Besides the inspector general’s report, other documents expected to be released Monday are a 2007 Justice Department memo reauthorizing the C.I.A.’s “enhanced” interrogation techniques, documents that former Vice President Dick Cheney has said provide evidence that the interrogation methods produced valuable information about Al Qaeda; and Justice Department memos from 2006 concerning conditions of confinement in C.I.A. jails.
Best as I can tell, these are:
As a result, according to the former senior intelligence official, after Bush issued the order, the CIA again asked the Justice Department’s Office of Legal Counsel to review the techniques listed in the revised interrogation program in order to determine their legality, just as the Office of Legal Counsel had done in 2002 and 2005, after previous periods of challenge to the post-9/11 interrogation program.
2006 Justice Department memos: The SSCI Narrative describes these to be interpretations of the DTA and the Hamdan decision.
In June 2006, in Hamdan v. Rumsfeld, the Supreme Court held that Common Article 3 of the Geneva Convention applied to the conflict with Al-Qa’ida, contrary to the position previously adopted by the President. Common Article 3 of the Geneva Conventions requires that detainees “shall in all circumstances be treated humanely,” and prohibits “outrages upon personal dignity, in particular, humiliating and degrading treatment” and “violence to life and person, in particular murder of all kinds, mutilation, cruel treatment and torture.” At the time of the Hamdan decision, the War Crimes Act defined the term “war crime” to include “a violation of Common Article 3.”
In August 2006, OLC issued two documents considering the legality of the conditions of confinement in CIA facilities. One of the documents was an opinion interpreting the Detainee Treatment Act; the other document was a letter interpreting Common Article 3 of the Geneva Conventions, as enforced by the War Crimes Act. These documents included consideration of U.S. constitutional law and the legal decisions of international tribunals and other countries.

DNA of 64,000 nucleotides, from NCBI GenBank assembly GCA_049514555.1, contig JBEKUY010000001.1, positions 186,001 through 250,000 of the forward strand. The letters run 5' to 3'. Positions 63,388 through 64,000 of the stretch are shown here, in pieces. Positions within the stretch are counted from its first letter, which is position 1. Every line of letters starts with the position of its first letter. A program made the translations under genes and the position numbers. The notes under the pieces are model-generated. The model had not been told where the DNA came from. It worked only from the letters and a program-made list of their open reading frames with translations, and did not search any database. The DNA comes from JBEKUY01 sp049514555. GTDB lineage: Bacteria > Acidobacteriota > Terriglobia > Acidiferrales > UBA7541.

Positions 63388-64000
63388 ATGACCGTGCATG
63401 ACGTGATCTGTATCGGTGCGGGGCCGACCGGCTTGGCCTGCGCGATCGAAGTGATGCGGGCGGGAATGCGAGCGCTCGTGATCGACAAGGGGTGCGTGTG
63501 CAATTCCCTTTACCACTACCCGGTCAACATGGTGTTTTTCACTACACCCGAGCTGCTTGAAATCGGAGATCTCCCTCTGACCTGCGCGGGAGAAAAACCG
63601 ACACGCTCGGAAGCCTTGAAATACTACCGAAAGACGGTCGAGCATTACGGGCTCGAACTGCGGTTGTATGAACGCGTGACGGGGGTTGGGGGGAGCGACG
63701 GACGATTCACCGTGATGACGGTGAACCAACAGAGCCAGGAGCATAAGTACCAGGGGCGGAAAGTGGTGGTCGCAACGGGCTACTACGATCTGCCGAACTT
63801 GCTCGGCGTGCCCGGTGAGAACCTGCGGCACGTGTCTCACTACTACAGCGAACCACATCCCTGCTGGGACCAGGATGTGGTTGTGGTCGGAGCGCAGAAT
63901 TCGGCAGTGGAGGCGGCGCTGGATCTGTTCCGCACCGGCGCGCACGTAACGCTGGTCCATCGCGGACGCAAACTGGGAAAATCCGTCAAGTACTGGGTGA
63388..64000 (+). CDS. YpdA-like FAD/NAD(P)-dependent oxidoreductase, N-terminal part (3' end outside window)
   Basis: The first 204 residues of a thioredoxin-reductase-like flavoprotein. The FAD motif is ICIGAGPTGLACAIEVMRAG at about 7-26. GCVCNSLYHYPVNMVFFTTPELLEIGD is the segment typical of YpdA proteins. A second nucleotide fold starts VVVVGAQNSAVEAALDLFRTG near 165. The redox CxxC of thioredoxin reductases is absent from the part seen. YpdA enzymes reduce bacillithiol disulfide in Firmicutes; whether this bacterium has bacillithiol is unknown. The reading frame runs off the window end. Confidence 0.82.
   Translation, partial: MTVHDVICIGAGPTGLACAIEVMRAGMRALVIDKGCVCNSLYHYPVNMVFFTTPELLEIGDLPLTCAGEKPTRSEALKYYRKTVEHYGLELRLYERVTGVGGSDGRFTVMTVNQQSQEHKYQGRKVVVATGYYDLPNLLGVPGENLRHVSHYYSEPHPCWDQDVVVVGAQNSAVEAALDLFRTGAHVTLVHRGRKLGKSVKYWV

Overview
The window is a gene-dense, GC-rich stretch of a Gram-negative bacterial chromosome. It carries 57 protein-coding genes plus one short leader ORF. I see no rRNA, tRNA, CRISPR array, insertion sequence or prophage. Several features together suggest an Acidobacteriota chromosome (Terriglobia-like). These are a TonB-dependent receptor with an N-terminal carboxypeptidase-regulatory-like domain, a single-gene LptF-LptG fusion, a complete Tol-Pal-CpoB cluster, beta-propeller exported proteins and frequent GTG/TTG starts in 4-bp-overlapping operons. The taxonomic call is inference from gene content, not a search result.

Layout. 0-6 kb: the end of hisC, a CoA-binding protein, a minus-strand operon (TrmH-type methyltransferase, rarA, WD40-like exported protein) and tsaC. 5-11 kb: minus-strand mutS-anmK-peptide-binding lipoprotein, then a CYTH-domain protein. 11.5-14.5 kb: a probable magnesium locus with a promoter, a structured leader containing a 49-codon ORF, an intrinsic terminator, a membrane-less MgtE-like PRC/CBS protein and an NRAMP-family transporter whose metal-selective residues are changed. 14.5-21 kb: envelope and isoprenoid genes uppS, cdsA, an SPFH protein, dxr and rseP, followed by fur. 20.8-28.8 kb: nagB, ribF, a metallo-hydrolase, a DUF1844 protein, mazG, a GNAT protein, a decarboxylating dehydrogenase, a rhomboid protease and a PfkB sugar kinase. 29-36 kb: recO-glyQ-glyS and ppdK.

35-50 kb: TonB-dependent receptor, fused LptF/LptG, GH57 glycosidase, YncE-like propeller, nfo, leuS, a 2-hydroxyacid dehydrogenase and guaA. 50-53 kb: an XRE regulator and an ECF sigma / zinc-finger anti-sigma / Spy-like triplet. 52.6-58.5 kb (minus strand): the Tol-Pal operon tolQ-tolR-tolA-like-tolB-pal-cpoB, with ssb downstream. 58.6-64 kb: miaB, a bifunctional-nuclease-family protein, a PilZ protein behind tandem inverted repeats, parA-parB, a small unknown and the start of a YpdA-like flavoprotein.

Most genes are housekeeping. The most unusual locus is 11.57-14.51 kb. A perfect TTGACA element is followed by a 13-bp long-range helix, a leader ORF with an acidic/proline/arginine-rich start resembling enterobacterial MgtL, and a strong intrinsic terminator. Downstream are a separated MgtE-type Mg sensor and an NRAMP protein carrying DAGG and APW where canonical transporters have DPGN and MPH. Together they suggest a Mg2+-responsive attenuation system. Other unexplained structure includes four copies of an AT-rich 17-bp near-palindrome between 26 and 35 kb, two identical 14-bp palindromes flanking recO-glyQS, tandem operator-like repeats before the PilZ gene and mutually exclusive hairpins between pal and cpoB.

Cheney’s documents: Reporting elsewhere suggests this will include more than just the two documents Cheney requested, but a few others. They will basically argue, for example, that Khalid Sheikh Mohammed provided a ton of information, but they will not consider whether torture was the most effective way of getting him to provide that information. As Spencer has reported, both Ron Wyden and Russ Feingold supported their release.
Okay, it looks like a busy week for us here.
But notice what is not on this list?
The Office of Public Responsibility report, which has been due out all summer, and last we heard was at the CIA being reviewed to protect (presumably) John Rizzo’s role in crafting OLC memos that claimed to authorize torture.
Which is all very convenient for Eric Holder’s reported plan to name a prosecutor to investigate torture (I’m guessing this will happen this week, if not tomorrow itself), but not to investigate the process that went into "authorizing" torture.
If it is, indeed, DOJ’s plan to release all the other torture documents save the OPR report, it will have the effect of distracting the media with horrible descriptions of threats with power drills and waterboarding, away from the equally horrible description of lawyers willfully twisting the law to "authorize" some of those actions. It will shift focus away from those that set up a regime of torture and towards those who free-lanced within that regime in spectacularly horrible ways. It will hide the degree to which torture was a conscious plan, and the degree to which the oral authorizations for torture may well have authorized some of what we’ll see in the IG Report tomorrow.
If it is, indeed, DOJ’s plan to release the IG Report and announce an investigation without, at the same time, releasing the OPR report, it will serve the goal of exposing the Lynndie England’s of the torture regime while still protecting those who instituted that regime.